Spring Data for JPA and Spring Data for MongoDB are both part of the umbrella Spring Data project. All of the Spring Data projects have the same goal – “to provide a familiar and consistent Spring-based programming model for new datastores while retaining store-specific features and capabilities”.  Therefore it is not surprising that all of the functionality that was being utilized with the JpaRepository can also be utilized with the MongoRepository, and the methods don’t require any manual implementation.


Service Layer

The com.chrisbaileydeveloper.bookshelf.service  package holds the BookService class. Here is a snippet from the class.

All of the @Transactional  annotations have been removed since MongoDB does not support traditional transactions as discussed previously.



The com.chrisbaileydeveloper.bookshelf.controller  package contains the BookController class.

The main difference between the JPA and MongoDB implementations of the controller is in the creation of a new Book. With JPA, if you have set the ‘Id’ attribute to be auto-generated, then an ‘Id’ will be assigned to a Book automatically when it is saved.

However, MongoDB doesn’t offer automatic auto-increment functionality. Instead, it uses a 12-byte ObjectId for the _id field as the primary key that is utilized to uniquely identify your documents. With MongoDB, you can utilize the ObjectId class in order to generate a new ObjectId that can be utilized as the ‘Id’ for a new Book.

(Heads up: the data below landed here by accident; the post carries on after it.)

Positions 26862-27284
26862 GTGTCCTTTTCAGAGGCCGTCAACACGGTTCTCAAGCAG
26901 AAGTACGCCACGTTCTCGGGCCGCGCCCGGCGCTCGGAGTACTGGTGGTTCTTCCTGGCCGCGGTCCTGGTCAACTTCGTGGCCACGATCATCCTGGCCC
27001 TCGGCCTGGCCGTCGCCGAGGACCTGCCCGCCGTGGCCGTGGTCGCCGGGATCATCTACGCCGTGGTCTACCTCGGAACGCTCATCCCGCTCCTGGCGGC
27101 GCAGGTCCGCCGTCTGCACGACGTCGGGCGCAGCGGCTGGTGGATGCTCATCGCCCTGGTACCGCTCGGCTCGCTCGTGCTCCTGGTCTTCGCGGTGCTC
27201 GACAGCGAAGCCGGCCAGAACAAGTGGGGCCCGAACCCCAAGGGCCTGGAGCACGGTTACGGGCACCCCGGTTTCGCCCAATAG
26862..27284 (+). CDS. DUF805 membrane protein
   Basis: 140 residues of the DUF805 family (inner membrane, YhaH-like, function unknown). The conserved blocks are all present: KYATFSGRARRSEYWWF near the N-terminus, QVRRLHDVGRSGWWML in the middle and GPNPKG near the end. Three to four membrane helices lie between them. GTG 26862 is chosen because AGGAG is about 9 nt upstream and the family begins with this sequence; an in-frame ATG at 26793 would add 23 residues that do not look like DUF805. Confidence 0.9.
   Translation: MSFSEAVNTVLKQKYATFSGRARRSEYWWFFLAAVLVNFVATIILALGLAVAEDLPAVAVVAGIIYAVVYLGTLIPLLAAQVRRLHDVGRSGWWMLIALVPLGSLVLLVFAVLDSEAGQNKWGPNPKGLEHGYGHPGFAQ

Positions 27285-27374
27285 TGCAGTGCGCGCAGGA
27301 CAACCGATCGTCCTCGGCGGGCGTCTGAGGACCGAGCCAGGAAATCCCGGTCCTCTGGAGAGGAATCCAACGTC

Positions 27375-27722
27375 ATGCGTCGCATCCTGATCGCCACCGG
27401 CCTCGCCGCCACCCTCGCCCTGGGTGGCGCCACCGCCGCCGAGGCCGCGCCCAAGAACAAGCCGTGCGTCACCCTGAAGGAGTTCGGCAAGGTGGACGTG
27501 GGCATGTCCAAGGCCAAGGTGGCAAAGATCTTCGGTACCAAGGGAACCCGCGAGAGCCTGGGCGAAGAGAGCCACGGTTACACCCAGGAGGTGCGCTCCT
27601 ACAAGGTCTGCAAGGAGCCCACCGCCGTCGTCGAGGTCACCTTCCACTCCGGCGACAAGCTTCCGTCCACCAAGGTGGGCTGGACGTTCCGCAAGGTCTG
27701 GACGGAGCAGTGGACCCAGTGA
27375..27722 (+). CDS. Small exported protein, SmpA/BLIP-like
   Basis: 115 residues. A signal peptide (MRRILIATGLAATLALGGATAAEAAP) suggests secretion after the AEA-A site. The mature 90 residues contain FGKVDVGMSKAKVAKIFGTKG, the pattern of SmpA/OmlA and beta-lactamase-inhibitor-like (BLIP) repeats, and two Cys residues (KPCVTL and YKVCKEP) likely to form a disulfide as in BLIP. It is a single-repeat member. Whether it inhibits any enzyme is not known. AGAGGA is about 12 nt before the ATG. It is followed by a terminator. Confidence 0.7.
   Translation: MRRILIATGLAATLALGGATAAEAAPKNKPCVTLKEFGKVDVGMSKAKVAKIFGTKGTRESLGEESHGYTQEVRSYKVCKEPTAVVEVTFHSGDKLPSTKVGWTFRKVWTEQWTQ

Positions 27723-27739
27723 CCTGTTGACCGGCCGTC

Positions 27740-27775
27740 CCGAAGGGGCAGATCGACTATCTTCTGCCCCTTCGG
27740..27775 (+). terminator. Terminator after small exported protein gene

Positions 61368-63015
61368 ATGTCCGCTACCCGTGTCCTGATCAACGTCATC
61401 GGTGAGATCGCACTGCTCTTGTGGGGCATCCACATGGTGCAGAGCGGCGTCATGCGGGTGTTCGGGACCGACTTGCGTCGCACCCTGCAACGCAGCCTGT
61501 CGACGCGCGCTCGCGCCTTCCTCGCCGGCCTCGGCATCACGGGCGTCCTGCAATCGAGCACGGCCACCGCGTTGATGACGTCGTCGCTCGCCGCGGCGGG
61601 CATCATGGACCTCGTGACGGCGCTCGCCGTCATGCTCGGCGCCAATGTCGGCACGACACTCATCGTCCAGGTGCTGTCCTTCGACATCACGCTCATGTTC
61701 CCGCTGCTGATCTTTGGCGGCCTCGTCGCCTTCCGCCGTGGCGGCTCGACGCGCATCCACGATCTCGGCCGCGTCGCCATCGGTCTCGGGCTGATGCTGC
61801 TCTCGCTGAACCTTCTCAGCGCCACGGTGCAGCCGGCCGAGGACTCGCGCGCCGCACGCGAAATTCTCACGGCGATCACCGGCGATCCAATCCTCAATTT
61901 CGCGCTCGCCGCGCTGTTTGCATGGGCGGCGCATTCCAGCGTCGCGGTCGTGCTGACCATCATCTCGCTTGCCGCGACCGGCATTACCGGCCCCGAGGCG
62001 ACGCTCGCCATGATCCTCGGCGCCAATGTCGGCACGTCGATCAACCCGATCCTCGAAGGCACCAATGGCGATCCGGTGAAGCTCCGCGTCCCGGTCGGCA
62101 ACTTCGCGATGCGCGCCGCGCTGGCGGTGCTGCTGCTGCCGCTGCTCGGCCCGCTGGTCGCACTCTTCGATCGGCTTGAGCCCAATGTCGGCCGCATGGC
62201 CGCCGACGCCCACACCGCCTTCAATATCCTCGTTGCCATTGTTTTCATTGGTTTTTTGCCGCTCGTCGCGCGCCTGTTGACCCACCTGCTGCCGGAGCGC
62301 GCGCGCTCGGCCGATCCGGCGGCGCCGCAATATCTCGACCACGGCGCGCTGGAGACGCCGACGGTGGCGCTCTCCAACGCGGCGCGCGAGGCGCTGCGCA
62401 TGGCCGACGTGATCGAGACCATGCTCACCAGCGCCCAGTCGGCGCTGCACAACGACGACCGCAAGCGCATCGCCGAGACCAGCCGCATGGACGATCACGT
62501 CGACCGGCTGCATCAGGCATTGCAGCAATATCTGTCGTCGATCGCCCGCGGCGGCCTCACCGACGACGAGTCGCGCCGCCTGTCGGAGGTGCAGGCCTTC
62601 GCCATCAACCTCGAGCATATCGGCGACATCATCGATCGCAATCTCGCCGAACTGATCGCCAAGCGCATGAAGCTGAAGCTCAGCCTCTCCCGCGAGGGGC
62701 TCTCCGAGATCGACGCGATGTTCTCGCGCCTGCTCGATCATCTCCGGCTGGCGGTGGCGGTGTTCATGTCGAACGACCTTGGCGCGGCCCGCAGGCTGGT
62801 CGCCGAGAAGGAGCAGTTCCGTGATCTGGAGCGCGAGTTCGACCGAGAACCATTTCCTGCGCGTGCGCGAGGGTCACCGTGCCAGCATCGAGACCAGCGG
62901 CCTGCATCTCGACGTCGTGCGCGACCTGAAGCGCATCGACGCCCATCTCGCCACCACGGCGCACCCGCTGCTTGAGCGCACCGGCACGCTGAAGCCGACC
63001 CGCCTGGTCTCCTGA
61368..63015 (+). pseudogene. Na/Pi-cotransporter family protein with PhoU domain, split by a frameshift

Here is a code snippet showing the createForm method for JPA and then for MongoDB.



As shown, the only difference is in the creation of Book objects. With MongoDB we can use the ObjectId class to generate a unique Id.


Application Configuration

The src/main/resources/config  folder holds the main application configuration files. Let’s compare the application-dev.yml  configuration files for JPA and MongoDB.

JPA Configuration


MongoDB Configuration

As shown, the spring.datasource  and spring.jpa  properties have been replaced by the spring.data.mongodb  property and its relevant settings.


Heroku Configuration

The Procfile for The Developer’s Bookshelf with Heroku contains the following code.

On Heroku, the $DATABASE_URL  is a system environment variable that can be accessed by your application. This is quite useful since it means that you will never have to hardcode your database’s username & password into your application.

With MongoDB, we will be utilizing the MongoLab Addon and so the Procfile contains the following code:

The $MONGOLAB_URI  system environment variable on Heroku will allow us to set the spring.data.mongodb.uri  property without hardcoding any sensitive information into the application.


Steps for Deployment

The steps required to deploy the migrated Spring Boot + MongoDB project locally as well as to Heroku are detailed in the project’s GitHub readme.


Questions or Clarification

If you have any questions or require any clarification on any parts of the Spring Boot + MongoDB + Heroku Demo please feel free to contact me.